final paper

final paper - Camille Paxton 23 November 2009 Ethics Fall...

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Camille Paxton 23 November 2009 Ethics Fall 2009 Ethics Paper: Why is the Utilitarian Moral theory my favorite?
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‘The basic question a utilitarian asks in determining the moral status of an action is Will this action produce greater overall human well-being. For the Utilitarian, human well-being is the only good” (Harris). This moral theory is the most convincing and the best justified of the theories taught this semester. I find Utilitarianism to be the best moral theory for a number of reasons including it follows my morally obligatory and impermissible actions and it is useable in every case scenario. During this semester we have learned about several moral theories. No two of them are the same and they all have conflicting morals. The first assignment we received was to compile a list of morally obligatory and morally impermissible actions. A few of my morally obligatory actions included; have manners, preserve a good reputation, gain friendships and keep them healthy relationships, do not change who you are for anyone else no matter the consequence, and treat others the way you would like to be treated. Some of the morally impermissible actions I listed were do not abandon friends or others who need help, do not take away from others happiness, and do not fail things intentionally. The utilitarian view will support my moral lists through the examination of different case studies. “Utilitarianism is the idea that the moral worth of an action is determined solely by its contribution to overall utility: that is, its contribution to happiness or pleasure as summed among all people. Utilitarianism is often described by the phrase the greatest good for the greatest number of people, and is also known as the greatest happiness principle” (Wikipedia). Meaning even if the direct outcome does not benefit you that it is still in your best interest to do the action because it will benefit many other people. It is a type of majority rules kind of reasoning. “Utilitarianism can be characterized as a quantitative and reductionist approach to ethics” (Wikipedia). The Utilitarian view on ethics is in contrast to deontological ethics, Virtue ethics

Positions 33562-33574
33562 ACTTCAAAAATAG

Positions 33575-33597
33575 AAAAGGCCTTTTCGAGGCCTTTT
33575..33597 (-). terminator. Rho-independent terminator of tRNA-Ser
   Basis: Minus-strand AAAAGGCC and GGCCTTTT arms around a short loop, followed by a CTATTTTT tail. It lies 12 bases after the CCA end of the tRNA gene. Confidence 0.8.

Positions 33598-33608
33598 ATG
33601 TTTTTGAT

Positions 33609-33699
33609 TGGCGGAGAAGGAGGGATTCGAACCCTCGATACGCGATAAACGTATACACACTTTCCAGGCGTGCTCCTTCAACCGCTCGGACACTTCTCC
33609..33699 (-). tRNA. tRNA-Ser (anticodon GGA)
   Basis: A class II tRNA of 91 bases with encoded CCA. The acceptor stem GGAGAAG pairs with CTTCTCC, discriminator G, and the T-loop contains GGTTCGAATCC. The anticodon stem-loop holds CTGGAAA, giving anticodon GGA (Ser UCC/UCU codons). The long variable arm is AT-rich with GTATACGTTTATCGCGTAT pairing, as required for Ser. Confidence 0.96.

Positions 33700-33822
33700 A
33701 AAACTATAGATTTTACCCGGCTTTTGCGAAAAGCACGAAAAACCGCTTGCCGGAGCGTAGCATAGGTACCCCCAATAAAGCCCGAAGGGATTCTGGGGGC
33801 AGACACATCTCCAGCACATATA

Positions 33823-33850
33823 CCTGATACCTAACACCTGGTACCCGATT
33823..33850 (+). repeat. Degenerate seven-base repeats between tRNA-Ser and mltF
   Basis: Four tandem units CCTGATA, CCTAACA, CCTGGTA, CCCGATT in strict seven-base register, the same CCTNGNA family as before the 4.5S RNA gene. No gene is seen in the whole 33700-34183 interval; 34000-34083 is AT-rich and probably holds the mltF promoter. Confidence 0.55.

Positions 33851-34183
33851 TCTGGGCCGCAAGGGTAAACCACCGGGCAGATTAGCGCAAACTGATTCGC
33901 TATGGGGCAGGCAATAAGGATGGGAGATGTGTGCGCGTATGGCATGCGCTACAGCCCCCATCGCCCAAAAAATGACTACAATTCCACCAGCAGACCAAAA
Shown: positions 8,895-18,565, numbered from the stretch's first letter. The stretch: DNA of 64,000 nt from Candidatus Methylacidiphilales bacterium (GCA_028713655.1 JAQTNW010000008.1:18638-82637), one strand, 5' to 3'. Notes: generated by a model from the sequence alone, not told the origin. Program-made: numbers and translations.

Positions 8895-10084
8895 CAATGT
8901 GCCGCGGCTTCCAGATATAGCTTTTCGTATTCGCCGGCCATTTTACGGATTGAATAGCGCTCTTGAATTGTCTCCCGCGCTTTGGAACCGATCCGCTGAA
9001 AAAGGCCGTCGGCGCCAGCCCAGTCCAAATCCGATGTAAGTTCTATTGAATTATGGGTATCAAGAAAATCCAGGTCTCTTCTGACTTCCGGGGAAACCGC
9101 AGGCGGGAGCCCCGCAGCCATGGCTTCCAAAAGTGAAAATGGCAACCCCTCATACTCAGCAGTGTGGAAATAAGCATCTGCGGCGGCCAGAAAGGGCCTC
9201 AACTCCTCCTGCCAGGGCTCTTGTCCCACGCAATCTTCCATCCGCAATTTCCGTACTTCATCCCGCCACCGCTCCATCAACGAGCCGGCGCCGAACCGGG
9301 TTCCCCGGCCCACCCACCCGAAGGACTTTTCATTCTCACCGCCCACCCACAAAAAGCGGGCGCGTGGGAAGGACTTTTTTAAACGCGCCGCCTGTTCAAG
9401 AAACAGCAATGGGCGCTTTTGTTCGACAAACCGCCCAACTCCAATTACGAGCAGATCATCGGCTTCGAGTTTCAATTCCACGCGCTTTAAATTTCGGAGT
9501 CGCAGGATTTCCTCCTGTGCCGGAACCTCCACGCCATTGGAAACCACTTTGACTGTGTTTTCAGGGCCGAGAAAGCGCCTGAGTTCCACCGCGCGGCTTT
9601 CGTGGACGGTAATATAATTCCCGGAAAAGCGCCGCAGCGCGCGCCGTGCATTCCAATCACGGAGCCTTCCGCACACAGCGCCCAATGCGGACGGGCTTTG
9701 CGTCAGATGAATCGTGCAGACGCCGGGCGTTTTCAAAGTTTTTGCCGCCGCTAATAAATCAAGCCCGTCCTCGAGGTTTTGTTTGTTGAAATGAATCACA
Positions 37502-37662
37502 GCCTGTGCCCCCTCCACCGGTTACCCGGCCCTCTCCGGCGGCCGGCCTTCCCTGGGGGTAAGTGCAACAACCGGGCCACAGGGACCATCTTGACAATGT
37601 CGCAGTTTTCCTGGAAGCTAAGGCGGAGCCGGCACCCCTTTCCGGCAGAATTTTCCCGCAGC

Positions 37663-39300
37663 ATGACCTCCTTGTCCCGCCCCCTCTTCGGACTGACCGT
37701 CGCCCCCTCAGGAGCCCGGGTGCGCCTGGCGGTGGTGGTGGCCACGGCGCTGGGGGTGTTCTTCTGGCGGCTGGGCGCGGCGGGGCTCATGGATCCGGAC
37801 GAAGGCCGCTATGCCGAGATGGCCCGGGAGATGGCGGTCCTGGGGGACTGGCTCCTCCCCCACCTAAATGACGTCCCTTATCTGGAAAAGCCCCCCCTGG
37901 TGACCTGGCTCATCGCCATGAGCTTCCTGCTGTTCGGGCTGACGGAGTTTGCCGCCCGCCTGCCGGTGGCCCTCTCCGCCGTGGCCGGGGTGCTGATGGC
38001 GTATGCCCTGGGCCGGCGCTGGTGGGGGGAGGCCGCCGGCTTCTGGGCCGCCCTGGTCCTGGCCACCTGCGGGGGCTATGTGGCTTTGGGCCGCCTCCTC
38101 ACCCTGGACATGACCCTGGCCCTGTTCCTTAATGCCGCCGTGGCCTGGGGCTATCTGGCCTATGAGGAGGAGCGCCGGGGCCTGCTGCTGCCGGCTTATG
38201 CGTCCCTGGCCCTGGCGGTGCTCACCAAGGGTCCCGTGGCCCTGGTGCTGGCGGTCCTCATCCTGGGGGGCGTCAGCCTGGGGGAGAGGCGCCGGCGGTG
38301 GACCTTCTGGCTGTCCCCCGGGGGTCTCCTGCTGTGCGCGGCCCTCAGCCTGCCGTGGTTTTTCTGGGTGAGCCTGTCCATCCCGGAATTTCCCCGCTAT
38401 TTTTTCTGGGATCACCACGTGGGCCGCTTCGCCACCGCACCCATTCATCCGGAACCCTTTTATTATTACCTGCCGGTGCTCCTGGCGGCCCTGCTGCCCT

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and other types of consequentialism. Epicurus and Jeremy Bentham are credited for the origin of utilitarianism. Bentham stated that “nature has placed mankind under the governance of two sovereign masters, pain and pleasure” (Wikipedia). This statement caused his to produce the rule of utility. Utilitarianism has two types, act utilitarianism and rule utilitarianism. Act utilitarianism
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final paper - Camille Paxton 23 November 2009 Ethics Fall...

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